Marines: May 4, 2004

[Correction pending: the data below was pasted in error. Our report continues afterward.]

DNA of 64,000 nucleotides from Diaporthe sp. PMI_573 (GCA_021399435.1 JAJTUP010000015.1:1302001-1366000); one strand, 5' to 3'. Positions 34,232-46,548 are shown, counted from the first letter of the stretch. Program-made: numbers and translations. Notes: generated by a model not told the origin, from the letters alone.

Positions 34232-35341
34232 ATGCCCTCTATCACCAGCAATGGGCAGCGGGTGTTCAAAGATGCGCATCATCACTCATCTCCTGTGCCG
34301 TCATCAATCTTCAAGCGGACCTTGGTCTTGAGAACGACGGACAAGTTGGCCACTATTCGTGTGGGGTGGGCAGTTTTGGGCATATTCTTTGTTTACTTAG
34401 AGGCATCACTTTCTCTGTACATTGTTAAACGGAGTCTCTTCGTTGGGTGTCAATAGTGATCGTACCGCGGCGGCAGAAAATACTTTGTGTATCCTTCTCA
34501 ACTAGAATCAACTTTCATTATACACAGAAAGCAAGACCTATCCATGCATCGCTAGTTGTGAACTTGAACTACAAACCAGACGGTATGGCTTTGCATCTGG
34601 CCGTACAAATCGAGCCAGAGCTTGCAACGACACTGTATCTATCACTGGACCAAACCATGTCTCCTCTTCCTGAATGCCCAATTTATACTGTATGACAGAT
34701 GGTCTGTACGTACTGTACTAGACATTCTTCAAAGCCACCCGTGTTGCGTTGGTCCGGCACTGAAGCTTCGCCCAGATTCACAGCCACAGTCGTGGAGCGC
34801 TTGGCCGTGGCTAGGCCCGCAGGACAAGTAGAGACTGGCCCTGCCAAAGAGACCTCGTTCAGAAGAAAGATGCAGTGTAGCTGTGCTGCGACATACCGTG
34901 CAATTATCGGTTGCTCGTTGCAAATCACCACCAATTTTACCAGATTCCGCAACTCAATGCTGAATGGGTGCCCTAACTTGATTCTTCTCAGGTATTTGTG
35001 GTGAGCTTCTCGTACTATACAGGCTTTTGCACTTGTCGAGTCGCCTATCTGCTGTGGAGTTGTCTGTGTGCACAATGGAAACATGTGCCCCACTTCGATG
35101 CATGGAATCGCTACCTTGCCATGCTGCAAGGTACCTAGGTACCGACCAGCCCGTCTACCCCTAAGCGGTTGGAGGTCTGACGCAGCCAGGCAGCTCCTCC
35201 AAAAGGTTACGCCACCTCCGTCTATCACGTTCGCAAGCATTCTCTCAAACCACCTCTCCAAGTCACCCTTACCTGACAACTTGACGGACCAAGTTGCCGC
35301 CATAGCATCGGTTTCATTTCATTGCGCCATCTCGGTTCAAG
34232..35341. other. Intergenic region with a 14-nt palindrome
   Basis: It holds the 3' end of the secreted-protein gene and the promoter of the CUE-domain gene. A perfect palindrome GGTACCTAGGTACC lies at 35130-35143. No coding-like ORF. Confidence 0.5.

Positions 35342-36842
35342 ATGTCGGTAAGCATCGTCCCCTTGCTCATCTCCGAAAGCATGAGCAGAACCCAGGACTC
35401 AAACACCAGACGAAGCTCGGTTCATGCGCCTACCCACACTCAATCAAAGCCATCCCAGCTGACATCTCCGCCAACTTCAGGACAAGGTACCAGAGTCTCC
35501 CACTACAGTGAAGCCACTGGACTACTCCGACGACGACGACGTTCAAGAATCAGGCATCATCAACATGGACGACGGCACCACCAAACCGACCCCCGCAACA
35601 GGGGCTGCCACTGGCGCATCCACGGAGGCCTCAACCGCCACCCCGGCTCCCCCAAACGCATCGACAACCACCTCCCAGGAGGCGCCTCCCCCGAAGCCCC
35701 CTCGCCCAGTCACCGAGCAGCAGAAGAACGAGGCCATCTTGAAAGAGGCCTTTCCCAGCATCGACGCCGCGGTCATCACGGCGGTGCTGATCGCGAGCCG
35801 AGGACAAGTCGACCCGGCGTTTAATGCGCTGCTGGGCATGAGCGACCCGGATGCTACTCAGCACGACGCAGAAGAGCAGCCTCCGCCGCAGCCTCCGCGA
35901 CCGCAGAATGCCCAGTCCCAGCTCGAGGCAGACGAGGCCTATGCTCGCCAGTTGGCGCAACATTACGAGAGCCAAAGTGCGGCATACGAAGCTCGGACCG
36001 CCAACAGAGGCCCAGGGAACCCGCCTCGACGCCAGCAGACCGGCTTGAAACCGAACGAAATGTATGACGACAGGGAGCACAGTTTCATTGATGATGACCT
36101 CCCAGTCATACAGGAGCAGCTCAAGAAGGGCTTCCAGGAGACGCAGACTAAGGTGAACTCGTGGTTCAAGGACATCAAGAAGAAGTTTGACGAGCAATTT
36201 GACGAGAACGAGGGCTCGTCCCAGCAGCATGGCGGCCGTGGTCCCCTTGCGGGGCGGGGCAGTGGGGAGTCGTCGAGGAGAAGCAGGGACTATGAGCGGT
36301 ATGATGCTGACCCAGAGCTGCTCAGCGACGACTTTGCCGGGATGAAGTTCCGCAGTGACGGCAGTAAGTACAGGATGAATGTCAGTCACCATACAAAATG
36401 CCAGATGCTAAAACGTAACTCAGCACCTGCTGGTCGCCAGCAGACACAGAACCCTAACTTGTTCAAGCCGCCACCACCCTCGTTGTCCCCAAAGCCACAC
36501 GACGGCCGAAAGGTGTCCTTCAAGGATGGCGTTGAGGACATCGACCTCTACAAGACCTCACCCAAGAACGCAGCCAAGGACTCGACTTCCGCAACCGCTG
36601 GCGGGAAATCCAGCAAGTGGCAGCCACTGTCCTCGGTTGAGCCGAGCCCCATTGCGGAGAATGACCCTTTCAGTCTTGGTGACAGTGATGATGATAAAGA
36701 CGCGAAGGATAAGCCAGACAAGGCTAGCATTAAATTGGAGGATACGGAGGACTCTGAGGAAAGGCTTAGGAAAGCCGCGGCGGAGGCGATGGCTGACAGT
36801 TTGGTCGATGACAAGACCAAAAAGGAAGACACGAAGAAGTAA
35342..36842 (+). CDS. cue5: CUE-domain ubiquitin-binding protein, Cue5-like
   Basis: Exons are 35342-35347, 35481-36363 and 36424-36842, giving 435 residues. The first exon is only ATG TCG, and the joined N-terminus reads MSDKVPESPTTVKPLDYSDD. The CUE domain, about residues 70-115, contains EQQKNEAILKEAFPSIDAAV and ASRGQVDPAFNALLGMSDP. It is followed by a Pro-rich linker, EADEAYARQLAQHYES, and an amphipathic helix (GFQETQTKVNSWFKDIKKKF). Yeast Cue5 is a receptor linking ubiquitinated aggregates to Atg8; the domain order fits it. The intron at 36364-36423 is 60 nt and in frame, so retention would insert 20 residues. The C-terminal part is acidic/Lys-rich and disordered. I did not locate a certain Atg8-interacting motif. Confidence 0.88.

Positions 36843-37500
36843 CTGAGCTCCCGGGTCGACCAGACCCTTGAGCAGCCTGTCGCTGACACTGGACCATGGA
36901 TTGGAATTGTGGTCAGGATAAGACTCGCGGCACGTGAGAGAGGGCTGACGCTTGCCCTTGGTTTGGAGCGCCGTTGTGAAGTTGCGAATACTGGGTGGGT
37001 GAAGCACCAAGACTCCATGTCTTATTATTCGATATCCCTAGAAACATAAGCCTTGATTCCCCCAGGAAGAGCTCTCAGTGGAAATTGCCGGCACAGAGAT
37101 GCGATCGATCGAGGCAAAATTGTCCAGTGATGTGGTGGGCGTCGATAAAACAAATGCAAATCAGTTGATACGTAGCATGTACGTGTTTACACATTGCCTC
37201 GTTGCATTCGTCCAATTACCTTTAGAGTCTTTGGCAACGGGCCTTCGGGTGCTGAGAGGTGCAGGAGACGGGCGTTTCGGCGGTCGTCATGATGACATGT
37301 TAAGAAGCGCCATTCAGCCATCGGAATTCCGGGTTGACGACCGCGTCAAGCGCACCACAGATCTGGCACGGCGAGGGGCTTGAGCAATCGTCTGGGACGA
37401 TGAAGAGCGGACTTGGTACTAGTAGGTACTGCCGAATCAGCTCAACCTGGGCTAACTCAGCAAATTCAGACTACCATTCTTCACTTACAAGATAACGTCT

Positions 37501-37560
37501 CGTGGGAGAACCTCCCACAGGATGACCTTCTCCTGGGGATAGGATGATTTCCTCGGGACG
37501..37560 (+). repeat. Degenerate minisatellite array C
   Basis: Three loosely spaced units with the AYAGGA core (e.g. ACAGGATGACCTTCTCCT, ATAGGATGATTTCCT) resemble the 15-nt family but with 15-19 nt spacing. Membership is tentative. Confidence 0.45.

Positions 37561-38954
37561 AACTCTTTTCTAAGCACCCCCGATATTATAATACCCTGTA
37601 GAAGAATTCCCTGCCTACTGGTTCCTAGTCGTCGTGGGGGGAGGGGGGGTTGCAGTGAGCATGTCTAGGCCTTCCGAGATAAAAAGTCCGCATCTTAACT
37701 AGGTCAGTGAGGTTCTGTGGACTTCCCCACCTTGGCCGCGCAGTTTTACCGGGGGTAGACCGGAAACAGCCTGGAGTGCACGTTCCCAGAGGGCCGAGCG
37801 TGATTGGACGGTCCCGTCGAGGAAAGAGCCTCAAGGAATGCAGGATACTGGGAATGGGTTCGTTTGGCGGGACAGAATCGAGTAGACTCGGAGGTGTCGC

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The U.S. Navy is applying its Sea Swap program to its twelve amphibious task forces (or expeditionary strike groups in navyspeak). This will allow four of the task forces to be disbanded. That means the older ships would be retired, leaving the eight remaining task forces with the most modern ships and equipment. The money saved would allow the navy to buy more pre-positioning ships. These large civilian type transport ships hold the equipment for marine brigades, and allows a combat ready marine brigade to be put on the ground quickly once the troops are flown in to man the equipment that was stored at a local anchorage. The Sea Swap program keeps the ships out at sea longer (usually at least 18 months, versus the traditional six) and simply swaps the sailors and marines every six months by flying replacements in, and the returning personnel back to the United States. This saves the ships weeks of movement to their overseas stations every six months. A new class of larger pre-positioning ships would have smaller craft that could move vehicles and equipment from ship to shore, for those cases where there is no port available for the ships to dock. Pre-positioning ships are Ro-Ro (Roll On-Roll Off), which means they are designed to allow the vehicles to just drive off onto a dock and into action.

 


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